A Game for a lifetime

January 13, 2010
By Anonymous

Exhausted and winded the game was over and everything was still. My team just won to get seventeenth place in our, fifteen and under national championship for lacrosse. As I looked back on all the time I wanted to quit put down my stick, stop working hard, and give up but I pushed through.

In the fifth grade I started playing lacrosse and after the first practice I came home tired, bored, and not in a good mood. I wanted to quit because I was terrible at lacrosse I looked stupid I felt out of my element. So I went up to my dad and told him,

“Dad, lacrosse is too hard and I want to quit!” my dad quickly replayed,

“Sorry if you don’t play lacrosse you are going back to baseball, and you have to finish this season you have to stay committed to the team.” I was furious at my dad I was just thinking about why couldn’t I just quit it’s not like they needed me on the teams my mind was full of thoughts and I was confused about this whole ordeal.

Still thinking about quitting lacrosse I couldn’t stop to think about why I am playing lacrosse, my hate for baseball. I could still remember the boredom of baseball because I played in the outfield and at that age few people could hit the ball that far so I could sit down and no one would care and any sport where you can eat, and sit down is a boring sport and when I would say that baseball was boring people would look at me funny like I was a alien or something. I felt like I wasn’t normal because I was always told amerces sport was baseball and it was Americas past time. I didn’t just not like it I hated it! I couldn’t stand it, I couldn’t watch it or play it. I just remembered why I quit baseball in the first thing and I would do anything to get a way from baseball.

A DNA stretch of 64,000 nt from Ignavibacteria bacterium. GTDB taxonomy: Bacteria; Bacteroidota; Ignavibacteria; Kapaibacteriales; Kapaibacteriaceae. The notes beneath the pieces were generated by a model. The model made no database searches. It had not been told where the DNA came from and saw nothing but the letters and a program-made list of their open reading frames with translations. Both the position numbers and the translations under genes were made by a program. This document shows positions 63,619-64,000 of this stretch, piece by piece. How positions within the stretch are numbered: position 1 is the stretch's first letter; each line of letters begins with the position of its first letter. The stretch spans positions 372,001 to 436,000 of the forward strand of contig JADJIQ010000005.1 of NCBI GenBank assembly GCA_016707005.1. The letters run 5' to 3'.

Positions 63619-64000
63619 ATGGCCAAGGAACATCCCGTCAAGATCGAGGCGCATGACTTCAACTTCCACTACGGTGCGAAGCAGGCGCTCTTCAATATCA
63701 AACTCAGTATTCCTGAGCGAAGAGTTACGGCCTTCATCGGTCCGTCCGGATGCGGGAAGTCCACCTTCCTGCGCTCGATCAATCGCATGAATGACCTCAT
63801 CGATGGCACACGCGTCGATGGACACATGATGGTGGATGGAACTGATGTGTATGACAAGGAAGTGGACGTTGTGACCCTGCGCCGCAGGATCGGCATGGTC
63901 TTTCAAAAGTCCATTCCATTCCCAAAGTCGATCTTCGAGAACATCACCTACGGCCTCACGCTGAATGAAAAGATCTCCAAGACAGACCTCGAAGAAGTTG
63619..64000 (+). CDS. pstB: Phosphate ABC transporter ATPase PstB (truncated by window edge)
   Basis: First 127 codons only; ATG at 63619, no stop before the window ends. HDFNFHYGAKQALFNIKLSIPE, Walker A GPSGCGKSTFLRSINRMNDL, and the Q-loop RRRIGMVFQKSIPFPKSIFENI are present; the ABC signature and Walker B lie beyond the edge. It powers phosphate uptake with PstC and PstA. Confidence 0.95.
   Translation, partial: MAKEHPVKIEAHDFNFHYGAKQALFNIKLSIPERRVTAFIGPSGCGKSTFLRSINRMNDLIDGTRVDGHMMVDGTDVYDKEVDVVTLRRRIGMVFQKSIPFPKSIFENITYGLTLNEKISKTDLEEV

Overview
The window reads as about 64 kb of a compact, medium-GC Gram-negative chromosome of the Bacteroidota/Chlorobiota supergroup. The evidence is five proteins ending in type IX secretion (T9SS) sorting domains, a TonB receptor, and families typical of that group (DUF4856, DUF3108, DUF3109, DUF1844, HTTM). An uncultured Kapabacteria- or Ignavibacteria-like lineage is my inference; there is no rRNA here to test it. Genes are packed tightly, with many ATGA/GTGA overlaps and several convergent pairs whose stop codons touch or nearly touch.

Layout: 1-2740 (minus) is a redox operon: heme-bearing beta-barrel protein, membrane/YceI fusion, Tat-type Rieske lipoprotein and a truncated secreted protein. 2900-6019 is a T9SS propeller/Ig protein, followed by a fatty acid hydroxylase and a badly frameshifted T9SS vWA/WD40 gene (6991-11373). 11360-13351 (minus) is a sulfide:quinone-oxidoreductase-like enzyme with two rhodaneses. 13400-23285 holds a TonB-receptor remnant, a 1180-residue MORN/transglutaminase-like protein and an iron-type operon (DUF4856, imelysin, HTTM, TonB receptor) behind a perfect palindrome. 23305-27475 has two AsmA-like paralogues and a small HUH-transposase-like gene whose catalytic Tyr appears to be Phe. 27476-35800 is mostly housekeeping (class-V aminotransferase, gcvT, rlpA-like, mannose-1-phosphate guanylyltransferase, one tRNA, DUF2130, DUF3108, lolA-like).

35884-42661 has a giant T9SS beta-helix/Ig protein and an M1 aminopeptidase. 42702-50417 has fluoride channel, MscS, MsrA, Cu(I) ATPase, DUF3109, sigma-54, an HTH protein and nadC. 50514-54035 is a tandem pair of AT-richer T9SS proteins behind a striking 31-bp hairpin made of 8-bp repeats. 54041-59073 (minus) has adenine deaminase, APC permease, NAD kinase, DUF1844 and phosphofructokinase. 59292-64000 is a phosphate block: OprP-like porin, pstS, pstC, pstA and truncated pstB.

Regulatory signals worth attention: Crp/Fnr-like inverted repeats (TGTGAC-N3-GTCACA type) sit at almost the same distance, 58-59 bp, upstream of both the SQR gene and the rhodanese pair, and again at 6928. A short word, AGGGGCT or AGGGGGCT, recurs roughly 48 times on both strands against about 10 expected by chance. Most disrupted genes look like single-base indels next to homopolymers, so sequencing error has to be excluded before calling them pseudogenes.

Now remembering why I quit I could remember the first lacrosse practice. How I wasn’t the best on the team and how I didn’t realize how much effort I had to put into lacrosse. I thought it was going to be a long spring season. But I was being a whiny baby at practice and I should be working my butt off so that I get a lot better and really I didn’t want to hate lacrosse because I was bad at it.

Well it became real to me the day after my dad told me that I could not quit, that I needed to practice harder and longer so that I could get good at lacrosse. My coach said to me that I needed to practice on my own to get better a throwing and caching, but when I heard this on my first day was all I don’t need to do that, why would someone practice on there own, that is ridiculous. As I thought about this I was till thinking it was ridiculous, but I really needed to do this so that I could excel myself. So I went out side and I ran down to the elementary school down my street, and I found a long tall wall and I took my stick and some balls and started throwing the ball against the wall. It also was a hot spring day and the sun was just pounding on me like a drum. I knew if I quit practicing than I would never get good at lacrosse and I wanted to be amazing so I needed to do this. So I kept going and I was extremely tired when I ran back put there was something different I felt accomplished I did something under my own will to get better at something. I did this everyday of the lacrosse season, and I was hard for me to do this but I pulled through it to get better and improve my game.